Monday, July 19, 2004

This is an interesting story. The Bush administration proposed relaxing what it means to call something organic. In the last two years (thanks to my lovely wife), I've taken on a great appreciation for organic products. They cost a little more, but it is worth it. We, as consumers, have the power to affect business practices in the United States (and elsewhere). It is because of our eyeballs that trash TV gets high ratings. It is because of our thirst for automobiles that we have air pollution and dependence on Mideast oil. Our actions are the ones that dictate what business provides to us, not the other way around. So - for my money, buying organic is a small thing I can do in the right direction to promote humane treatment of animals, purchase products that don't contain antibiotics or harmful and toxic pesticides. If these standards are relaxed, the consumer becomes powerless and companies are free to exploit consumer choice (or in this case, the choice becomes meaningless).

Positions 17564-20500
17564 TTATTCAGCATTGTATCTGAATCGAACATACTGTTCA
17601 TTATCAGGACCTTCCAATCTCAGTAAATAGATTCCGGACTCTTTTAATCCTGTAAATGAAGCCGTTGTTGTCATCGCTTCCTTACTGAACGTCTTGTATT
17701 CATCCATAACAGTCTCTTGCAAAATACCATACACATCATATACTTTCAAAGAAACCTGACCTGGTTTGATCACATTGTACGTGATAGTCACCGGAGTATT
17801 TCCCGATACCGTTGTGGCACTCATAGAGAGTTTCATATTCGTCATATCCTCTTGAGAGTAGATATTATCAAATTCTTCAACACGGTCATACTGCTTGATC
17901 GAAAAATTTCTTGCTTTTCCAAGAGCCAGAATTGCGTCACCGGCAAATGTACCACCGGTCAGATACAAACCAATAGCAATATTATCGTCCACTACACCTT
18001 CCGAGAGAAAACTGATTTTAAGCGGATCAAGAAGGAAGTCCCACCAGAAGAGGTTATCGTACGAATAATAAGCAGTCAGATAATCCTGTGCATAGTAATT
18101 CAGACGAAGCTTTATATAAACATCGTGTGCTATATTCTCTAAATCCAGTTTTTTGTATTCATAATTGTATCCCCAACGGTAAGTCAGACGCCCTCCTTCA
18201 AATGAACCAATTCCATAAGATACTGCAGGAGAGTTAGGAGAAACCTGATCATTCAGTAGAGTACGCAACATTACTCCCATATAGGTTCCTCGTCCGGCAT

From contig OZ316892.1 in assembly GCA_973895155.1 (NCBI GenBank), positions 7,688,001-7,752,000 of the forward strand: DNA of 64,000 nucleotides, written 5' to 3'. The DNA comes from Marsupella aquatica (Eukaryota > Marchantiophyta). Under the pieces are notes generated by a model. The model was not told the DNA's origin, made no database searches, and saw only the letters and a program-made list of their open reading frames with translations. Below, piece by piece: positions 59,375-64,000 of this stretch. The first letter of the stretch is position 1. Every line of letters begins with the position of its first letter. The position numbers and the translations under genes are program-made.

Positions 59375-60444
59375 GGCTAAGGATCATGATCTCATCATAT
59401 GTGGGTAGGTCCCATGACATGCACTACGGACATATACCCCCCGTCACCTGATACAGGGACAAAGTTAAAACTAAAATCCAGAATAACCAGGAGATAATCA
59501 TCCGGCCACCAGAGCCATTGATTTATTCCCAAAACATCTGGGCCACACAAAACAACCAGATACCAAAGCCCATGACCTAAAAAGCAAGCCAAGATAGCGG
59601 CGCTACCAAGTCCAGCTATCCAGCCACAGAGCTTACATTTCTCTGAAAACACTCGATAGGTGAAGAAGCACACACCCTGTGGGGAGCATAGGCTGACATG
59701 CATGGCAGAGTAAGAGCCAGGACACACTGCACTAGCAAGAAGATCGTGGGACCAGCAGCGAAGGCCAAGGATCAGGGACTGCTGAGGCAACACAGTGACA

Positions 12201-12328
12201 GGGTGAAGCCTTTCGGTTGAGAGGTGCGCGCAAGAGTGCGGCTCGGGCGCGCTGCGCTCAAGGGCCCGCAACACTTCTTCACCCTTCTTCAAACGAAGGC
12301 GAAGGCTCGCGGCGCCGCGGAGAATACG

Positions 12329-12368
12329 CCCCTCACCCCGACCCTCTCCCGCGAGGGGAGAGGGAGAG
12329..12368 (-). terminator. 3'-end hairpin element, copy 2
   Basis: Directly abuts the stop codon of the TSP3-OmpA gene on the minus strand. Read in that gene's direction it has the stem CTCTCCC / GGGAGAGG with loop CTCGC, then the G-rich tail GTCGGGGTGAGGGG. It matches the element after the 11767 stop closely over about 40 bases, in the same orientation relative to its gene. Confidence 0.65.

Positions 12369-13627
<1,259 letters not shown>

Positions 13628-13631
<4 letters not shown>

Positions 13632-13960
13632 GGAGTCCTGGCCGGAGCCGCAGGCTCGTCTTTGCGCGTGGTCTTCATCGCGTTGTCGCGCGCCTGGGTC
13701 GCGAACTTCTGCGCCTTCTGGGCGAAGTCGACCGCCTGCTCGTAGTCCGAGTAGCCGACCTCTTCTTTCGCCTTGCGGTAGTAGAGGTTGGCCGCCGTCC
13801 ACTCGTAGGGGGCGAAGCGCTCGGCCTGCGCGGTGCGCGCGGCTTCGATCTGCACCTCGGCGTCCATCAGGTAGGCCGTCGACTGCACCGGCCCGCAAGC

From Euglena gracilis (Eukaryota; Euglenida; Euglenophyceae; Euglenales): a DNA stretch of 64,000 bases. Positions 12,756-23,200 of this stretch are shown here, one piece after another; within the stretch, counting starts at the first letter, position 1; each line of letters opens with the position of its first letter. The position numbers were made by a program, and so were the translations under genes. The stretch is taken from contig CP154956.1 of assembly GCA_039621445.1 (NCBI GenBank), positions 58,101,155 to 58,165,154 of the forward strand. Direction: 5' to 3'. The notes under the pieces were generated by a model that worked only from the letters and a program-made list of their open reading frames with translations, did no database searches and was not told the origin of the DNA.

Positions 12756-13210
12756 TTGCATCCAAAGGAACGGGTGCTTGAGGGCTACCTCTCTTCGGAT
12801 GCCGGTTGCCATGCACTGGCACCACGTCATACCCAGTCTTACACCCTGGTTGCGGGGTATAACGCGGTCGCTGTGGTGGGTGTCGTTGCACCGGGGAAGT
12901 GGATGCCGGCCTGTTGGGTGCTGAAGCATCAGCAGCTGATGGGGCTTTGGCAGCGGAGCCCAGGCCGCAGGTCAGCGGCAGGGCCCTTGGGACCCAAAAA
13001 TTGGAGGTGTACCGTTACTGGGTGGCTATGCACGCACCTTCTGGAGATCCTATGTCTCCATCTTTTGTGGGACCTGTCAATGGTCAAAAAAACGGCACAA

I'm seriously contemplating exiting my auto lease early so I can buy a lower emitting, higher efficiency auto. It's the little things in life that we can do to change things.

The president should not interfere with what appears to be a successful business model. The USDA has had guidelines since 2002 about what is and what is not organic. Consumers should have the ability to use their wallets to tell companies which business practices are acceptable.

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